By Alexandra Jane, The Root
Just ten years ago, 80% of Black beauty supply store shelves were stocked with products for chemically straightened hair while 20% of products were made for the naturalistas among us. According to Forbes, the opposite is true today. And as more Black women make the transition from relaxed to natural hair, that figure becomes slimmer and slimmer. So what’s driving this change, and could it ultimately lead to the demise and death of the perm era? Well, that depends on who you ask.
Tabnie Dozier started getting relaxers in kindergarten, and spent the next 25 years getting the treatment routinely. For those of us who have ever subscribed to the system, you know how it goes. Every 4-8 weeks, you feel the outgrowth of the chemicals, and the new growth from your roots indicating that it’s time for another trip to the salon. The white, creamy mix is applied and you let it sit long enough for it to tingle just a little bit before rinsing it out, praying there are no scalp burns left behind. For Dozier however, a television journalist who felt the pressure to conform to Eurocentric beauty standards of having long, straight hair for years, the routine was growing old, and much too risky.
“No, I will not return to chemical relaxers,” Dozier, who now operates her own media consulting business, told Forbes. “I can’t imagine what my mother went through in the 1990s and feeling even more pressure then to adapt to status quo or societal acceptability. But now that I have my own voice and the audacity to wear my crown anyway I choose, I won’t return to damaging chemicals.”
While market research firm Kline & Co. reports that sales from chemical straightening products have been on the decline for at least a decade (for a multitude of reasons), a recent study conducted by The National Institutes of Health has assessed that “Women who have used hair straightening chemicals, or relaxers, may be at higher risk of developing uterine cancer.”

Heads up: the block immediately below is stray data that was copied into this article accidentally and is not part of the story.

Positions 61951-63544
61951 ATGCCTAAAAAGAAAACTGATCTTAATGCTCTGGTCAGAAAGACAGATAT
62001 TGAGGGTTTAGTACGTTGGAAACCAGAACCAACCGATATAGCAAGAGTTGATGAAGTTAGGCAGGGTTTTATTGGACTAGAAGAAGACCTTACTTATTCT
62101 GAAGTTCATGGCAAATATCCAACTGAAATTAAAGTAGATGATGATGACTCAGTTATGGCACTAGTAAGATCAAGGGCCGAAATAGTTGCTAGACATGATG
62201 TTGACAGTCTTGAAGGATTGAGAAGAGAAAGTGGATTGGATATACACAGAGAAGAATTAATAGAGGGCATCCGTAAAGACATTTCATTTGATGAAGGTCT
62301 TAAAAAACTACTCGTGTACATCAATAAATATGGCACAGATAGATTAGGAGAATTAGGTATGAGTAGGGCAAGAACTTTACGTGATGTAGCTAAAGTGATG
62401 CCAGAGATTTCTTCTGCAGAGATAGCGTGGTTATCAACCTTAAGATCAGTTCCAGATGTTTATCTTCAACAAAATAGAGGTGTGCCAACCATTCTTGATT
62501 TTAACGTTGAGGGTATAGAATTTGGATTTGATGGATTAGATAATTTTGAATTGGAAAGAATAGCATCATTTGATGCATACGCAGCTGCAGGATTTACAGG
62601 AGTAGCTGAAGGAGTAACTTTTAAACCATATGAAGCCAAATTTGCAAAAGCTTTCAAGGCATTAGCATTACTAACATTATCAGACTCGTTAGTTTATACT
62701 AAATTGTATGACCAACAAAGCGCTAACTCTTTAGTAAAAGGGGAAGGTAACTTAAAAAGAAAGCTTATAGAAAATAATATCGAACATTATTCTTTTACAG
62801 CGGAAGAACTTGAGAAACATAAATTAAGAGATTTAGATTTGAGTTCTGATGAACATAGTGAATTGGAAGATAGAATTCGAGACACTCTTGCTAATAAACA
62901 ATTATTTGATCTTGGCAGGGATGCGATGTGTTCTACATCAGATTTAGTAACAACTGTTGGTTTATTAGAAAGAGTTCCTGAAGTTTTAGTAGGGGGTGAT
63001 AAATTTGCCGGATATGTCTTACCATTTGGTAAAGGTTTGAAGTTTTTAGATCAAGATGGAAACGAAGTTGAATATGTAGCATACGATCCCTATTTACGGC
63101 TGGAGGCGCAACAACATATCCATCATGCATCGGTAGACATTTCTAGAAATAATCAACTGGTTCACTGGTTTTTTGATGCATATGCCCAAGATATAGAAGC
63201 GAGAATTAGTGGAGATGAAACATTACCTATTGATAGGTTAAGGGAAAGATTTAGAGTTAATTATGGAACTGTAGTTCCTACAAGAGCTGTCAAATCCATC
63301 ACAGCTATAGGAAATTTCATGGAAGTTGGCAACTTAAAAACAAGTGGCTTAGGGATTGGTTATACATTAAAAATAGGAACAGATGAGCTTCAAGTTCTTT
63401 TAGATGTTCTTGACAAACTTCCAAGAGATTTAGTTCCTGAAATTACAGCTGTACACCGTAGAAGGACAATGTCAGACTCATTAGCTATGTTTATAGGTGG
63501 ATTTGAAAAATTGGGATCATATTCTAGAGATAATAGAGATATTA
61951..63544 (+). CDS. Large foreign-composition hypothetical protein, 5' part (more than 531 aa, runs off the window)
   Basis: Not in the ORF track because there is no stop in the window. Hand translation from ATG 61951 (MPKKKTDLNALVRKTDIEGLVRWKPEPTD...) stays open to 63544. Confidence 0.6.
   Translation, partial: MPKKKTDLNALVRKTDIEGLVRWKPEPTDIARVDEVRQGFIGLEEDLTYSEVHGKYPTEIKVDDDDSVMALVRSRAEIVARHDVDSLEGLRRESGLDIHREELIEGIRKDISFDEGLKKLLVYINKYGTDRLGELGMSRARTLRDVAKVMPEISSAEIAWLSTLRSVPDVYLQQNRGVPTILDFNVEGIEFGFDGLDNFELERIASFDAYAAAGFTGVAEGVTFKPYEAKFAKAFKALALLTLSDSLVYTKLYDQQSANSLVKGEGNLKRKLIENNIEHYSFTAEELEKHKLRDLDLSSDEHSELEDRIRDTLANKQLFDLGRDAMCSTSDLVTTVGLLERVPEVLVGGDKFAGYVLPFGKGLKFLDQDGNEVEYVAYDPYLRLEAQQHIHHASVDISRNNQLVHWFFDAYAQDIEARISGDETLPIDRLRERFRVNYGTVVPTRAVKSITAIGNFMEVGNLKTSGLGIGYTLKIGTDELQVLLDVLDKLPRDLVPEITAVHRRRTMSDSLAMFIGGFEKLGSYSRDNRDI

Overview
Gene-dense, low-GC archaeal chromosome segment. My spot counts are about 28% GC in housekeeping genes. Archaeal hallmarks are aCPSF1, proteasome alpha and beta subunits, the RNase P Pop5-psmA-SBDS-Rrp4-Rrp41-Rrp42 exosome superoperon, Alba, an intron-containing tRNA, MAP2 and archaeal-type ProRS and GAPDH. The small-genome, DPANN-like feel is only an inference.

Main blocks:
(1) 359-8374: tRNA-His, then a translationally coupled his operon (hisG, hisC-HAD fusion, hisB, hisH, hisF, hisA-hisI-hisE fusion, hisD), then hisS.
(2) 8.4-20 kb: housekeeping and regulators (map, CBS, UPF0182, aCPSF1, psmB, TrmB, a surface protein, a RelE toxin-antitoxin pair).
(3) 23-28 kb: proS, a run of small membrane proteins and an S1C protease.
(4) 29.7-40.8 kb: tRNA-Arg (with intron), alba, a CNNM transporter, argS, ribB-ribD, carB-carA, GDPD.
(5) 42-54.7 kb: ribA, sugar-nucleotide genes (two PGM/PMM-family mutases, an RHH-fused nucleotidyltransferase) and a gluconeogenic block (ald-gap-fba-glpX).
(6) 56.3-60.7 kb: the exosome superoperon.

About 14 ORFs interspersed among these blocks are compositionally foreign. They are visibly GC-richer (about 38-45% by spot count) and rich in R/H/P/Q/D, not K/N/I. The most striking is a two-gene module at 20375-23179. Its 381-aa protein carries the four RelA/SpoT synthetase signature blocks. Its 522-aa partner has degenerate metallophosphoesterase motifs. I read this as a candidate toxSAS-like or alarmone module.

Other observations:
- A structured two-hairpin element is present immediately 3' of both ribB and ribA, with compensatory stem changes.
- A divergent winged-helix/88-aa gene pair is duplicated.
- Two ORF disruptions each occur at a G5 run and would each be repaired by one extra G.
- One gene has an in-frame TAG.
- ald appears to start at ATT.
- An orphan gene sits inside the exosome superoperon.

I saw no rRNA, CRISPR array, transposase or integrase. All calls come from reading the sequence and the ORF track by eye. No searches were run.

“We estimated that 1.64% of women who never used hair straighteners would go on to develop uterine cancer by the age of 70; but for frequent users, that risk goes up to 4.05%,” said lead author Alexandra White, the head of the NIEHS Environment and Cancer Epidemiology group.
Owner of Freedom Curls salon in Indianapolis Laquita Burnett tells Forbes that she stopped offering relaxer services in 2013 after quitting her job at a JC Penny salon location. She mentions that many of her former clients were lawyers and nurses who, like Dozier, felt the need to be in accordance with a “professional” aesthetic that never considered Black hair textures. Every six to eight weeks, they would be back in her chair like clockwork.
“That’s why they called it the creamy crack,” Burnett said. “It’s addictive, you can’t stop doing it and you have to keep doing it so that your hair can stay straight.” But Burnett says she also witnessed a sharp decline in women seeking the service as salons closed during the pandemic and many were forced to go natural.
For Alnisa Hanks however, owner of Glamorous Styles salon in Union New Jersey, she says that while it’s true that fewer of her customers are getting relaxers these days, she doesn’t ever see the service departing entirely.
“Relaxers will be here,” said Hanks. “I can’t see them going anywhere. Not unless they just decide altogether it’s linked to cancer and … pull them all off the shelves.”